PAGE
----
In telling you this I'm trying to show how the most vulnerable renters are most exposed to the crass profiteering of the worst agents. In this context it's hard to conceive of a Consumer Rights Bill without a ban on agency fees.

Alex Hilton is director of Generation Rent

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Recess confidential: Labour's liquid party

Sniffing out the best stories from Westminster, including Showsec, soames, and Smith-side splits.

If you are celebrating in a brewery, don’t ask Labour to provide the drinks. Because of the party’s continuing failure to secure a security contractor for its Liverpool conference, it is still uncertain whether the gathering will take place at all. Since boycotting G4S, the usual supplier, over its links with Israeli prisons, Labour has struggled to find an alternative. Of the five firms approached, only one – Showsec – offered its services. But the company’s non-union-recognition policy is inhibiting an agreement. The GMB, the firm’s antagonist, has threatened to picket the conference if Showsec is awarded the contract. In lieu of a breakthrough, sources suggest two alternatives: the police (at a cost of £59.65 per constable per hour), or the suspension of the G4S boycott. “We’ll soon find out which the Corbynites dislike the least,” an MP jested. Another feared that the Tories’ attack lines will write themselves: “How can Labour be trusted with national security if it can’t organise its own?”

Farewell, then, to Respect. The left-wing party founded in 2004 and joined by George Galloway after his expulsion from Labour has officially deregistered itself.

“We support Corbyn’s Labour Party,” the former MP explained, urging his 522,000 Facebook followers to sign up. “The Labour Party does not belong to one man,” replied Jess Phillips MP, who also pointed out in the same tweet that Respect had “massively failed”. Galloway, who won 1.4 per cent of the vote in this year’s London mayoral election, insists that he is not seeking to return to Labour. But he would surely be welcomed by Jeremy Corbyn’s director of communications, Seumas Milne, whom he once described as his “closest friend”. “We have spoken almost daily for 30 years,” Galloway boasted.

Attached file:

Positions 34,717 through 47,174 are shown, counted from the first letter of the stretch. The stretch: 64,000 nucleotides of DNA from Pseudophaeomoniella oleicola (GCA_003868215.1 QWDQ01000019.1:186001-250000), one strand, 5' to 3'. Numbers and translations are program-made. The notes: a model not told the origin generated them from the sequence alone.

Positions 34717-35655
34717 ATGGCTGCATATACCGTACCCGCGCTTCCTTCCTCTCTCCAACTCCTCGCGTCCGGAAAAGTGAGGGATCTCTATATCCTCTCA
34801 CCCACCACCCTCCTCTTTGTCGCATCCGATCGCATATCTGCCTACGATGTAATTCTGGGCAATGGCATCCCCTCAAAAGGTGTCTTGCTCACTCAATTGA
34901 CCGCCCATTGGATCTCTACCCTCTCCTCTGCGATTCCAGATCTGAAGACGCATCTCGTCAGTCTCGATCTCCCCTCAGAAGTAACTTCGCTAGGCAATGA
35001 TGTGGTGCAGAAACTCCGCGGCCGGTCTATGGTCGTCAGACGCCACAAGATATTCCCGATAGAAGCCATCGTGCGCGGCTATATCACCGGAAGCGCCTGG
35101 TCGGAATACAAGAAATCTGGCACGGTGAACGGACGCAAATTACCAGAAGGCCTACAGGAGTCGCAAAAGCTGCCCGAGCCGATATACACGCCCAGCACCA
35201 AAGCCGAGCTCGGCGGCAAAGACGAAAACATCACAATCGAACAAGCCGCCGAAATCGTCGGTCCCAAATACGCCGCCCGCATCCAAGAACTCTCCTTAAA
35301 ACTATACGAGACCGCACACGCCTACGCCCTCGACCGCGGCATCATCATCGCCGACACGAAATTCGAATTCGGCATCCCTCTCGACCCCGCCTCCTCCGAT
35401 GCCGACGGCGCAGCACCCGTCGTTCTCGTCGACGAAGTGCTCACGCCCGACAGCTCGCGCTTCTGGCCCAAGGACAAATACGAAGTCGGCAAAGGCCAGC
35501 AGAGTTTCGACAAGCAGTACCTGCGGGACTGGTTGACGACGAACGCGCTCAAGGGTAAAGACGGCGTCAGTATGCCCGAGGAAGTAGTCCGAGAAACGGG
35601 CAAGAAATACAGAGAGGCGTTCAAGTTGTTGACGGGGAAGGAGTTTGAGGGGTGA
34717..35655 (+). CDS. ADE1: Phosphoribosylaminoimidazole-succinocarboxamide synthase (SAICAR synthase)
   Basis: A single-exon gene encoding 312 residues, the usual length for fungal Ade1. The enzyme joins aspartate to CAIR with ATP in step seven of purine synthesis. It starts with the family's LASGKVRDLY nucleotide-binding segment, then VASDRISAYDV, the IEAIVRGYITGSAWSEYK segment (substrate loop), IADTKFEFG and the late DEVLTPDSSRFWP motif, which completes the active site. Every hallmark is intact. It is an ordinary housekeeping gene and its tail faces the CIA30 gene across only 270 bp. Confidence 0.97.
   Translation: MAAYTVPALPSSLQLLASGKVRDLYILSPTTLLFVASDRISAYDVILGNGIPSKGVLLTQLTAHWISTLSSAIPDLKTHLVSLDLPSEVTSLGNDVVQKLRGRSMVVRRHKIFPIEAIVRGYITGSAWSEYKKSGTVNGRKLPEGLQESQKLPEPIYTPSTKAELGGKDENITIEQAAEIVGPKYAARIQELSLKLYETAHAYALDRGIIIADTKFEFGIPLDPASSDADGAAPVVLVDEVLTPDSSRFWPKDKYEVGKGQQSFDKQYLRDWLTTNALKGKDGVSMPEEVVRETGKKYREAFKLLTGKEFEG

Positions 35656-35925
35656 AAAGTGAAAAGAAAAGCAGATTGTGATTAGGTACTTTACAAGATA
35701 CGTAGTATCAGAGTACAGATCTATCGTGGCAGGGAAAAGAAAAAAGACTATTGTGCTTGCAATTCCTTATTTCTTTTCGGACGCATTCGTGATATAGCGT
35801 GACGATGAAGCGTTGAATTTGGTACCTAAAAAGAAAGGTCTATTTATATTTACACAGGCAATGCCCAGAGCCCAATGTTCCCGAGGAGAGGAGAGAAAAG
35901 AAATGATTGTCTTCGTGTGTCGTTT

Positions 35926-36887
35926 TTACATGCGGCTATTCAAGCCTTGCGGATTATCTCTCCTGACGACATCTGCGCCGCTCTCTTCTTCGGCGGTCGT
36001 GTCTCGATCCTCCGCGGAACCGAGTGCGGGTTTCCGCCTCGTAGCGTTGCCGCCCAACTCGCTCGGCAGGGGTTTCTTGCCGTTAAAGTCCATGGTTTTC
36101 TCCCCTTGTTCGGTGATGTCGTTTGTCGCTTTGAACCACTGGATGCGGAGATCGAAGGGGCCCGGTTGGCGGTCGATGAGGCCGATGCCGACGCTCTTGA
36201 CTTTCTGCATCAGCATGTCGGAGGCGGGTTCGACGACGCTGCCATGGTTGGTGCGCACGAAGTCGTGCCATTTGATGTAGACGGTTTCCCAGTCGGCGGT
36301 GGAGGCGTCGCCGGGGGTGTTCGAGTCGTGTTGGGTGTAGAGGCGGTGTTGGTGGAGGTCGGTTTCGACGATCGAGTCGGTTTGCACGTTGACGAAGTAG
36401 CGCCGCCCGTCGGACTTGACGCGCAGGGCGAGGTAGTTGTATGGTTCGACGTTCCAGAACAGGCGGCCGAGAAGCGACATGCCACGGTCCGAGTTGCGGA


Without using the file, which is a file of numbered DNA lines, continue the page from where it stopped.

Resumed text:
After Young Labour’s national committee voted to endorse Corbyn, its members were aggrieved to learn that they would not be permitted to promote his candidacy unless Owen Smith was given equal treatment. The leader’s supporters curse more “dirty tricks” from the Smith-sympathetic party machine.

Word reaches your mole of a Smith-side split between the ex-shadow cabinet ministers Lisa Nandy and Lucy Powell. The former is said to be encouraging the challenger’s left-wing platform, while the latter believes that he should make a more centrist pitch. If, as expected, Smith is beaten by Corbyn, it’s not only the divisions between the leader and his opponents that will be worth watching.

Nicholas Soames, the Tory grandee, has been slimming down – so much so, that he was congratulated by Tom Watson, Labour’s deputy leader, on his weight loss. “Soon I’ll be able to give you my old suits!” Soames told the similarly rotund Watson. 

Kevin Maguire is away

I'm a mole, innit.

This article first appeared in the 25 August 2016 issue of the New Statesman, Cameron: the legacy of a loser